• Sat
  • Nov 29, 2014
  • Updated: 12:59pm

Two simple questions that met a smokescreen of obfuscation

PUBLISHED : Monday, 02 February, 2009, 12:00am
UPDATED : Monday, 02 February, 2009, 12:00am

They seemed to be simple, straightforward questions. 'Is an investigation under way into the fire on the barge during the Lunar New Year fireworks display? And which department is in charge of it?'

But rather than the expected 'Yes, there is an investigation and Department X is responsible,' the South China Morning Post found itself sucked into a merry-go-round of bureaucratic obfuscation.

It began with the Fire Services Department, which said its initial investigation had been completed and the information would be passed to the relevant authorities ... but who exactly they were was a little unclear.

The Information Services Department, the government's public relations arm, said: 'We don't know, we think it's something to do with the Leisure and Cultural Services Department, but leave it with us.'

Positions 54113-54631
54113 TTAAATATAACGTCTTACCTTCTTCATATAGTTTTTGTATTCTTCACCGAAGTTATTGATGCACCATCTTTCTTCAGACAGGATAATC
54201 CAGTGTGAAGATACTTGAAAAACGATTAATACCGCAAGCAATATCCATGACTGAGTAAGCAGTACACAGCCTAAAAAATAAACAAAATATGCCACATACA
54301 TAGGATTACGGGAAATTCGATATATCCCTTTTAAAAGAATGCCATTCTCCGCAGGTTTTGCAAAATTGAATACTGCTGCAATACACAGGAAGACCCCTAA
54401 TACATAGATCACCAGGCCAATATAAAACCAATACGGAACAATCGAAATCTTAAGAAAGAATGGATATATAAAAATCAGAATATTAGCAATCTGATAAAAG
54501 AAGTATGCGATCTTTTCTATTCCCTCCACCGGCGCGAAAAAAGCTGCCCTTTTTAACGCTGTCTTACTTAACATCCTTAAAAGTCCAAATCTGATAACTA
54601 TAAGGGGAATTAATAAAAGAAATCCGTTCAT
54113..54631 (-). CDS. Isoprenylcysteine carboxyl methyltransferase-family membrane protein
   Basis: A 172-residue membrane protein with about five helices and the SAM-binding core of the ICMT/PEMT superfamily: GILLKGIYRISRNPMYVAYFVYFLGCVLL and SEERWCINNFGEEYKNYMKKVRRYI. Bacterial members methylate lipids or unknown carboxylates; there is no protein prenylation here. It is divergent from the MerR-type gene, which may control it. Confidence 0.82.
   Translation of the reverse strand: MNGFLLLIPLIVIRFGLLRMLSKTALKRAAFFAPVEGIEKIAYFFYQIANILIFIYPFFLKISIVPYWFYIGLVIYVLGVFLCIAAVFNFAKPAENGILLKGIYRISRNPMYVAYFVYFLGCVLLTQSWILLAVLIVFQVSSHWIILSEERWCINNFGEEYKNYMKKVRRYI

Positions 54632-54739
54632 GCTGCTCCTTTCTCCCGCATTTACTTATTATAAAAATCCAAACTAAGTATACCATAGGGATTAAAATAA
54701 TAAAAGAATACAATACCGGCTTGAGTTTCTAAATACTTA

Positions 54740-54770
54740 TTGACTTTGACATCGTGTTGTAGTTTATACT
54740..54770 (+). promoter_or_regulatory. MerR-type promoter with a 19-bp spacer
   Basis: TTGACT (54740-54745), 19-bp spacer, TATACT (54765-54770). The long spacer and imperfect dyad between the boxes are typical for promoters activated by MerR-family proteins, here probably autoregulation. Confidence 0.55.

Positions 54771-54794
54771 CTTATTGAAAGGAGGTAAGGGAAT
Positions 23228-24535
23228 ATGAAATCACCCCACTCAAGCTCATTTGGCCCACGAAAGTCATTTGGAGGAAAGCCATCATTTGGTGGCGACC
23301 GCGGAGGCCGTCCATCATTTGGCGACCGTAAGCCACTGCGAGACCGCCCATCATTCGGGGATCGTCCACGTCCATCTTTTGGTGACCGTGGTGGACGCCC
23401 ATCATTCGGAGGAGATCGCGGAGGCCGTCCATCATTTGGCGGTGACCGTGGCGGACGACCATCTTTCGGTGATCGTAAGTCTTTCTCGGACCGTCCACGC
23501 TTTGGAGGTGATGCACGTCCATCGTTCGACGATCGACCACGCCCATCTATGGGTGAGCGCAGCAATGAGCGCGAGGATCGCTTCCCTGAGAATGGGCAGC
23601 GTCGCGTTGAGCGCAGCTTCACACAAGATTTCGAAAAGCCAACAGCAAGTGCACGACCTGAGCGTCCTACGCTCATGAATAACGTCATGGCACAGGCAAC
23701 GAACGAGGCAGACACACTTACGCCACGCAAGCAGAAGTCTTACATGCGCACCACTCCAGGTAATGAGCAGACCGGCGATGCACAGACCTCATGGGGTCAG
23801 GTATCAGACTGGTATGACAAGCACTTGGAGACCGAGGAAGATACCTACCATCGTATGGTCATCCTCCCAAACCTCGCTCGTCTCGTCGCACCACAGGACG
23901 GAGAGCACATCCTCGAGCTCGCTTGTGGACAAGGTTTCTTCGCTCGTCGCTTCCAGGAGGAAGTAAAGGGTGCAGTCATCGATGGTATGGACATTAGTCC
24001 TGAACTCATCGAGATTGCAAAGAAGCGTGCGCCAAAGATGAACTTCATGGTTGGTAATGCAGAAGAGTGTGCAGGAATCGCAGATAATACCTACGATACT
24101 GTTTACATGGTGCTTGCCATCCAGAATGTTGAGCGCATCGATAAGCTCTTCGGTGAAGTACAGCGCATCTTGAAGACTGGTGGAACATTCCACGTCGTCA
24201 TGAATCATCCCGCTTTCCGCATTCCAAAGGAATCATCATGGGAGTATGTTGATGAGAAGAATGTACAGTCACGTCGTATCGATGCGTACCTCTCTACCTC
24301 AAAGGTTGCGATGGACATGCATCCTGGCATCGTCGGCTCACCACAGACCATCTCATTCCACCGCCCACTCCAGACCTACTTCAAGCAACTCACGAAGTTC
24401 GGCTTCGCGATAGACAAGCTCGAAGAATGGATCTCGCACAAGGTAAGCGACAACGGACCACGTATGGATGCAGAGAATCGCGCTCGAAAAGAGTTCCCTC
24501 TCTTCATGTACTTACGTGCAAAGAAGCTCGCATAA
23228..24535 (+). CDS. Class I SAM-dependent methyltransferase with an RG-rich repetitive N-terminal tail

'The case is being investigated by relevant departments,' the LCSD said. 'Being the department co-ordinating the logistics for the fireworks display, [it] will co-ordinate with relevant departments in reviewing the arrangements and to make improvements for future displays if deemed necessary.' It also suggested the Marine Department and the mines division of the Civil Engineering and Development Department were among the 'relevant departments'.

Questions to the Civil Engineering and Development Department (CEDD) had to be routed through the Development Bureau, but the woman who handled those sorts of questions was not there, the Post was told. Someone else agreed to take the questions and pass them on.

The CEDD acknowledged it had a licensing role, had one report of an incident involving the same company, and referred questions on policy to the Home Affairs Bureau - which had referred questions to the CEDD and the Marine Department.

Calls to the Marine Department proved far more helpful, however. Its investigators 'are looking into the incident', a spokesman said, stressing that from a departmental perspective the probe was at the stage of an informal investigation.

As for the Post's other questions, he said: 'They really should have been answered by our colleagues in the other bureaus and departments.'

And the circle was complete.

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